|Publication number||US4394131 A|
|Application number||US 06/130,387|
|Publication date||Jul 19, 1983|
|Filing date||Mar 14, 1980|
|Priority date||Oct 14, 1977|
|Publication number||06130387, 130387, US 4394131 A, US 4394131A, US-A-4394131, US4394131 A, US4394131A|
|Inventors||Joseph Marro, Jr., Gurdon B. Wattles|
|Original Assignee||Entoleter, Inc.|
|Export Citation||BiBTeX, EndNote, RefMan|
|Patent Citations (1), Referenced by (19), Classifications (5), Legal Events (2)|
|External Links: USPTO, USPTO Assignment, Espacenet|
This is a continuation of application Ser. No. 842,090 filed Oct. 14, 1977, now abandoned.
The present invention relates to petroleum fuels, and more particularly to such fuels having small quantities of water emulsified therein. By the term "petroleum fuels" it is intended to include all grades of those products known as fuel oils, as well as refined fractions, such as gasoline and kerosene, which are used for burners in furnaces and boilers, and for piston, turbine and jet engines.
It is known in the prior art that the intermixture of a small percentage of water, such as up to about 10% by weight, with petroleum fuels can enhance the burning qualities of the fuel and thereby improve the efficiency of the fuel and reduce its noxious and undesirable emissions and by products. It has further been observed that the most effective way to incorporate the water in the petroleum fuel is by emulsification, and the present invention is directed to such water in petroleum fuel emulsion. In accordance with the prior art processes and procedures, these emulsions have been formed in-line, i.e. in the process of feed of the petroleum fuel to the combustion chamber. Further, it has been a common practice to incorporate emulsification aids, such as surfactants, in the mixture to enhance the emulsification process. Heretofore, such emulsified fuels have not been produced as stable emulsions, and those emulsified fuel can not be stored for prolonged periods of time. Therefore, the in-line procedure has necessitated the incorporation of emulsification equipment in combination with each combustion installation.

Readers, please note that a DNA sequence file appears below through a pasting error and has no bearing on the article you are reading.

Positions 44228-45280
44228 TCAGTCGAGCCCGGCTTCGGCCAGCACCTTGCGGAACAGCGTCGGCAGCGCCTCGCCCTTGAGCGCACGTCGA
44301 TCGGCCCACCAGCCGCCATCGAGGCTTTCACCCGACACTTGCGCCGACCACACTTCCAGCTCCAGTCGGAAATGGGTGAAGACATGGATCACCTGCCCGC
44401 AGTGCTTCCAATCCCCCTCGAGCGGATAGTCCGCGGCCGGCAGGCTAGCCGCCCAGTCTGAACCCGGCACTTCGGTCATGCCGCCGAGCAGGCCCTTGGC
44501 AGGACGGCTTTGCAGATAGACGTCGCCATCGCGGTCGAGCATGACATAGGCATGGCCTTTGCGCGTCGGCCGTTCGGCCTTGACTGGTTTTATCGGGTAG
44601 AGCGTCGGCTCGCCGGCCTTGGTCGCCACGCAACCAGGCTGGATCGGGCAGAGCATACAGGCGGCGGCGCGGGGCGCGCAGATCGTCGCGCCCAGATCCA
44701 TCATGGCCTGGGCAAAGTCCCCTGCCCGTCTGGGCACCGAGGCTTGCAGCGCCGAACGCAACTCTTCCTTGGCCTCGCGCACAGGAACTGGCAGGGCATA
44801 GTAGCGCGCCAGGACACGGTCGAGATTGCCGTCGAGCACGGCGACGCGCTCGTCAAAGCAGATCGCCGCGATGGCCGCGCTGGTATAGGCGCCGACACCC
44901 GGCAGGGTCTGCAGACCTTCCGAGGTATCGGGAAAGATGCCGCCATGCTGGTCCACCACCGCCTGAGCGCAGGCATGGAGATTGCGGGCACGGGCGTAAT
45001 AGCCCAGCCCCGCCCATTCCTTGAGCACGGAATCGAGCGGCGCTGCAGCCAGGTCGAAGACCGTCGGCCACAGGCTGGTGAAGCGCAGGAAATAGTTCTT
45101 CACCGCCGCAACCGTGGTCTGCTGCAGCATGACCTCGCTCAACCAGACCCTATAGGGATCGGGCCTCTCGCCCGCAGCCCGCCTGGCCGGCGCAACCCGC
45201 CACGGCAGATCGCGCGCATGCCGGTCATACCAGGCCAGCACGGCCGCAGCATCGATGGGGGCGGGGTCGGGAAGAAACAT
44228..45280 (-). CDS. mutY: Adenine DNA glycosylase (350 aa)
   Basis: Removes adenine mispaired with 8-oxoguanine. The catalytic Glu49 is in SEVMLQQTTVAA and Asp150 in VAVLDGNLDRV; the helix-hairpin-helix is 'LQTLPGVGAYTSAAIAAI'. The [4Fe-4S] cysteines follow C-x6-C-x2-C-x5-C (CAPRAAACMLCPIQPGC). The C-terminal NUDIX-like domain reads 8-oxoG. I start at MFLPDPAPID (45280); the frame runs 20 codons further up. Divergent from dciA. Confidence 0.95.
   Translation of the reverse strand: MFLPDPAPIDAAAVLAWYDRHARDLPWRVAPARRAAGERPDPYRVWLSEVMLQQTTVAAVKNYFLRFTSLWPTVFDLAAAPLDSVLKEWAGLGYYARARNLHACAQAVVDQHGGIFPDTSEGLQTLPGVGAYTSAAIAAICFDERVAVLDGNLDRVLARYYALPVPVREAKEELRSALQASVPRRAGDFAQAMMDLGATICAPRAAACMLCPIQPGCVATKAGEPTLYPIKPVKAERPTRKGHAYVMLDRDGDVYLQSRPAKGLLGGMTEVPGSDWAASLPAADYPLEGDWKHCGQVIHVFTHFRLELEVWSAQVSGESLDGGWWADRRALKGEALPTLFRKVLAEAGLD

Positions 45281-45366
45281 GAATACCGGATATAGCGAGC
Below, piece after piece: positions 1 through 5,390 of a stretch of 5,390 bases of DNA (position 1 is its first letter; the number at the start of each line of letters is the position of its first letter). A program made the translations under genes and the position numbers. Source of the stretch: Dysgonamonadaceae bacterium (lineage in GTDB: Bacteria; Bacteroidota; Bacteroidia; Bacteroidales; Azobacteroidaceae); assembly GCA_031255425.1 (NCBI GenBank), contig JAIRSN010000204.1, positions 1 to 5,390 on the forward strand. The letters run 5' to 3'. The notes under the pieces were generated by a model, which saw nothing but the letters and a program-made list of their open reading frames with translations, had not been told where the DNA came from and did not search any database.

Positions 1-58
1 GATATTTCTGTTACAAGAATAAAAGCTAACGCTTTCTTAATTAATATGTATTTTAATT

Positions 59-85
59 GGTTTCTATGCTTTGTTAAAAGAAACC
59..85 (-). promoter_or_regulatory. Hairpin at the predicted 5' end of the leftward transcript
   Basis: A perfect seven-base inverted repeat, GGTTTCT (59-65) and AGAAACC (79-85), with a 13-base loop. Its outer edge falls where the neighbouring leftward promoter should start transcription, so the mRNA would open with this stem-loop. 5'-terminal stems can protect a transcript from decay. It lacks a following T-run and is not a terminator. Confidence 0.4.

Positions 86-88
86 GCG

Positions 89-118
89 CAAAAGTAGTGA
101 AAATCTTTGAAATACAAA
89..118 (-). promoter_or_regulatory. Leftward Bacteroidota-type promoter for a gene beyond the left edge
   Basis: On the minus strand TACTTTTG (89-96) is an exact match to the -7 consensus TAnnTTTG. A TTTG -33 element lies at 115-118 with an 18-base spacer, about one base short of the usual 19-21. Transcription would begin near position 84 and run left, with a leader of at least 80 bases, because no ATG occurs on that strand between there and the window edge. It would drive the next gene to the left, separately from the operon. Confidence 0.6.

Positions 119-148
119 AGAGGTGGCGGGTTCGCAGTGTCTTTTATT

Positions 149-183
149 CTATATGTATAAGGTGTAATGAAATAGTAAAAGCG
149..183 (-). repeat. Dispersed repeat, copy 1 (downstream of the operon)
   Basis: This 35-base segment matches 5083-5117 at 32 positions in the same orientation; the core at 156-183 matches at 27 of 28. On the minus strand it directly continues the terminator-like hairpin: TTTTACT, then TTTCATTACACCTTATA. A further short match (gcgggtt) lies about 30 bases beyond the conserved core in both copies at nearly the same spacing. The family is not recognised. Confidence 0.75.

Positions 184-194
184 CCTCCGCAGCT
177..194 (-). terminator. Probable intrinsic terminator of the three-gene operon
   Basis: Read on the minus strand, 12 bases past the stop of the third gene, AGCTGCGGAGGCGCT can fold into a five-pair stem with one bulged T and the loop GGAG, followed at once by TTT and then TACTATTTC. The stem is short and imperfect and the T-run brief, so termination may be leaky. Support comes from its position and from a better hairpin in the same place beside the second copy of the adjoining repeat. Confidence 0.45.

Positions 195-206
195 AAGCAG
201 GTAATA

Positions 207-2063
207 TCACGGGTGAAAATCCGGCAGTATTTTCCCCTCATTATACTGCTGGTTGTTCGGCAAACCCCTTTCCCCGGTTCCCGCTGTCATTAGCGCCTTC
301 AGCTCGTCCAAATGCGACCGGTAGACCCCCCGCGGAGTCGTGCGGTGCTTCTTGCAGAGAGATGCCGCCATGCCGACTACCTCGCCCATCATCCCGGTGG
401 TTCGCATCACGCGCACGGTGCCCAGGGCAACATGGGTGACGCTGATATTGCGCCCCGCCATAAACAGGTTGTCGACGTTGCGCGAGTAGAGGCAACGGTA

In accordance with the present invention, it has been discovered that stable emulsions of small quantities of water (i.e. up to about 15 to 20%) in petroleum fuels can be produced, even without the use of stabilizing additives. By the term "stable emulsion" is meant emulsions that can be stored for three months, or more, without any appreciable change, or separation of the dispersed phase from the continuous phase. Because of the stability of these emulsions, it is possible to produce them at a central processing station for normal distribution to consumption locations, where the emulsified fuel may then be stored and fed to burners, or the like, as required, without additional or in-line emulsification treatment.
It has been discovered that such stable emulsions are obtained when the droplet size of the water phase, i.e. the disperse phase, is substantially entirely less than about 0.5 micron. Whereas the droplet size required for stability varies somewhat with the viscosity of the petroleum fuel used, it has been observed that with a residual oil having a viscosity of 0.85 poises/sec., 0.5 micron water droplets remain in suspension for well over 3 months without any noticeable setting, while 1 micron droplets show appreciable settling in only 7 days of storage, and 10 micron droplets in only 1 hour. Although more viscous oils can obtain stability with larger droplets of water, still such significant improvements in stability are had with 0.5 micron or less droplets, that it is considered optimum for all oils. It is believed that the emulsions of the present invention are analogous to colloidal suspensions, and the droplets are retained in stable suspension by the thermal energy of the system.